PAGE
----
Project Management Standards - Needed if not wanted...In today's blog post I'd like to explore the concept and relative importance of "template standards" within an organisation, and why it is important for flexibility in some aspects, while maintaining a more rigid structure in others. For example, each organisation has their own templates and supporting process for writing and managing project documents, and managing project financials. These processes vary greatly in terms of the approach taken, as well as the maturity of each organisation. One of the biggest challenges faced when starting a new job is finding the tools you need, and understanding the processes that are in place.
On the document side, the tool-kit may include business cases, project management plans, test plans and strategy documents, right through to post implementation review and close-down reports. One needs to understand when to produce which document, where the template is stored, what the review process consists of, and even where to save the documents.
|Screen shot example of a document created in UniPhi using|
a personalised template
The financial management processes may also apply to the handling of information such as proposal documents, tender submissions, progress claims, and invoices. Similarly, each person with responsibility for managing a budget within the organisation will need to understand how the budget was created, what are the delegations of authority, how it will be tracked, and which system (or systems) are required to stay on top of the whole financial management process.
In supporting these processes, most organisations set up document standards, often designed by, or in collaboration with the Project Management Office. A lot of time, effort, and consultation is involved in establishing and maintaining this suite of templates and processes.
The argument for having this standardisation, is that when executive stakeholders review a particular document meant for their approval, they are in fact comparing apples with apples, not apples with oranges. But the world of organisational change is complex, and businesses evolve over time either due to changes in maturity levels, technology, or political change.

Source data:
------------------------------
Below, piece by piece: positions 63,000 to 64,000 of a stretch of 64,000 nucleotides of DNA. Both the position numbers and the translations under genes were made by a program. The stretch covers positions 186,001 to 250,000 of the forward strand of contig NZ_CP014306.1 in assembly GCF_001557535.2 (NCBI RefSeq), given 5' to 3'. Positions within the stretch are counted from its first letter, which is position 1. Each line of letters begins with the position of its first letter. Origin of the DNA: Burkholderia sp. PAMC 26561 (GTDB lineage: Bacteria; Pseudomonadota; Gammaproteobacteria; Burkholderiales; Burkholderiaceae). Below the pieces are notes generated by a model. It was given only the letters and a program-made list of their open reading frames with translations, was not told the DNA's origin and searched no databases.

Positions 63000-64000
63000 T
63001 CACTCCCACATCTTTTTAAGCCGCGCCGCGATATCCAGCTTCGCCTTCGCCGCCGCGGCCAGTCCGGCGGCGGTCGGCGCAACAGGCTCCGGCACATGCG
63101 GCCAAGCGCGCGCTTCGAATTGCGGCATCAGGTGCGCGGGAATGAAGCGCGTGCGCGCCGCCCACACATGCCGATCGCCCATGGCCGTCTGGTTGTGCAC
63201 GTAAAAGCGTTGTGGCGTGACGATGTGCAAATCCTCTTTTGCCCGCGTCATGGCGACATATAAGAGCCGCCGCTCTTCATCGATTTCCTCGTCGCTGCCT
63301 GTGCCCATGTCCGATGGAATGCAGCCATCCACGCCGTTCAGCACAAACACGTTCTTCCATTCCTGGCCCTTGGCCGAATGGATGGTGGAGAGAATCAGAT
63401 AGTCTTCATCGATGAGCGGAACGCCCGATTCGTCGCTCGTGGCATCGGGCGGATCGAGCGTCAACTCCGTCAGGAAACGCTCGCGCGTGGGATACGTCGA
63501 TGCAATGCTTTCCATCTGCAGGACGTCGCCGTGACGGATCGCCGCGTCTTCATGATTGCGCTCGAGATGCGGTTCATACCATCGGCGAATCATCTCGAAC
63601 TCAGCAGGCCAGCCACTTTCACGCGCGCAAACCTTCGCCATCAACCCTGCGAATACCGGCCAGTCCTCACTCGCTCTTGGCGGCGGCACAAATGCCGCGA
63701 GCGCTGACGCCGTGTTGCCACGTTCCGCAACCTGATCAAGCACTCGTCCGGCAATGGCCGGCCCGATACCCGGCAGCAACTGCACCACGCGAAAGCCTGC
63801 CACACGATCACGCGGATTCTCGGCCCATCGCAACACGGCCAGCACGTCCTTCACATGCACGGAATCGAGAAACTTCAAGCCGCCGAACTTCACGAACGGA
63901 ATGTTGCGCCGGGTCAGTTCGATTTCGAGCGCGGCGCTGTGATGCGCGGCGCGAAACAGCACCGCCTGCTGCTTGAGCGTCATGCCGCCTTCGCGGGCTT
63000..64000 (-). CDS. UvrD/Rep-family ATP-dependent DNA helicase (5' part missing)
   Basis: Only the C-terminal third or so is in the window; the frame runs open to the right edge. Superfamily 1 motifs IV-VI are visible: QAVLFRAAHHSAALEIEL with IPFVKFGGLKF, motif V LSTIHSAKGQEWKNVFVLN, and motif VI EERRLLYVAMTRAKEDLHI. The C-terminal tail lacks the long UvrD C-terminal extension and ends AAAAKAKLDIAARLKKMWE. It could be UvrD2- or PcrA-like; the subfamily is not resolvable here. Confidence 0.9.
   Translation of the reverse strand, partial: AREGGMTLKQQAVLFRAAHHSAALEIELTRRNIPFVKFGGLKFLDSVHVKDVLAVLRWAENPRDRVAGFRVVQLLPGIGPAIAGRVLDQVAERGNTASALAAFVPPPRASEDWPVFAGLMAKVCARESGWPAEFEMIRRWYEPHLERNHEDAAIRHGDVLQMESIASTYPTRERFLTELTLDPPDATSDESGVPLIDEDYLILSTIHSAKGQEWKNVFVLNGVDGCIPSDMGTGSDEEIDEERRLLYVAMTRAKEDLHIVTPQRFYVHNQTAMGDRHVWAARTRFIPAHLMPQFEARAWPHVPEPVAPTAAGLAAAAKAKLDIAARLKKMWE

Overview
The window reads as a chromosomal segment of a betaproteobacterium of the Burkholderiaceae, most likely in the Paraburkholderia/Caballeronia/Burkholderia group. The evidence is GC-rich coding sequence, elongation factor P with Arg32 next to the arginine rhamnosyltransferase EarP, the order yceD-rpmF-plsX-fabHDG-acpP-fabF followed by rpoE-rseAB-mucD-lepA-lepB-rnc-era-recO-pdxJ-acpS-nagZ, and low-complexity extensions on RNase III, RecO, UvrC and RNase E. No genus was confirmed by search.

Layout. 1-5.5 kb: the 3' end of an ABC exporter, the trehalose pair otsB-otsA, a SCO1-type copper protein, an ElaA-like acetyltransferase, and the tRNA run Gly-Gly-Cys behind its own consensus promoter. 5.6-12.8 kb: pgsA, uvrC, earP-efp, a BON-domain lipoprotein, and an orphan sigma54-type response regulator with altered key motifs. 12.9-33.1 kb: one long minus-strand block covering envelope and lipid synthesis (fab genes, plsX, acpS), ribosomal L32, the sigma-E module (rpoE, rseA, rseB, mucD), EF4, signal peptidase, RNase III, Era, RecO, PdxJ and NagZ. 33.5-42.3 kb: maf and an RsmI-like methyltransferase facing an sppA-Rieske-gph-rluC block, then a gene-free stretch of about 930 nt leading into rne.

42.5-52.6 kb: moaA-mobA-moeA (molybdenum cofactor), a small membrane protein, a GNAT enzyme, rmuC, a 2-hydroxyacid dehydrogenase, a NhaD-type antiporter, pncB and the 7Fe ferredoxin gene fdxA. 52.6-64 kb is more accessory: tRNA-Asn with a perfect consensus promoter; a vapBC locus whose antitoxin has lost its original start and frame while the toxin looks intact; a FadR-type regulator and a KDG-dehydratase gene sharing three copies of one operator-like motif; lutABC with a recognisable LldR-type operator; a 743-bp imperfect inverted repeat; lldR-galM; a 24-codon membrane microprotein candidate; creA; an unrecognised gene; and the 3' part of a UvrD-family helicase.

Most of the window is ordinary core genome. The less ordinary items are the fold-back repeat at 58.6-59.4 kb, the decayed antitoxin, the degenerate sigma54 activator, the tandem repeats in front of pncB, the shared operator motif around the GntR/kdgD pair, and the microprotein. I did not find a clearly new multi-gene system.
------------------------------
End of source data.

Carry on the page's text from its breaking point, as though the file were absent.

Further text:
What not to standardiseIf the fundamental message that needs to be conveyed when producing a document such as a business case is "what are the key concepts and benefits" that the author is proposing, then it is essential that the author can achieve this without being constrained by a rigid template format where variations or modifications are not possible or not allowed.
In constrictive environments such as this, producing an important document such as a business case, becomes little more that a form filling exercise, or worse, the author may find ways to circumvent the process, which can lead to "invisible" or secret projects.
Flexibility in a way that supports a complex adaptive environment, without diminishing the value of the key messages that are being articulated, is therefore important when dealing with the contents of each document. When we think about the actual storage of that information, any flexibility will be a terrible prospect, as it is for organisations where ineffective network folder structures, and reliance on emails is a tremendous drain on time and efficiency.
What to standardiseOn the other hand, when dealing with the financial aspects of your business, or of your project, a level of consistency is required both from a management perspective, and in order to present a consistent and professional image to your external stakeholders (suppliers, or clients).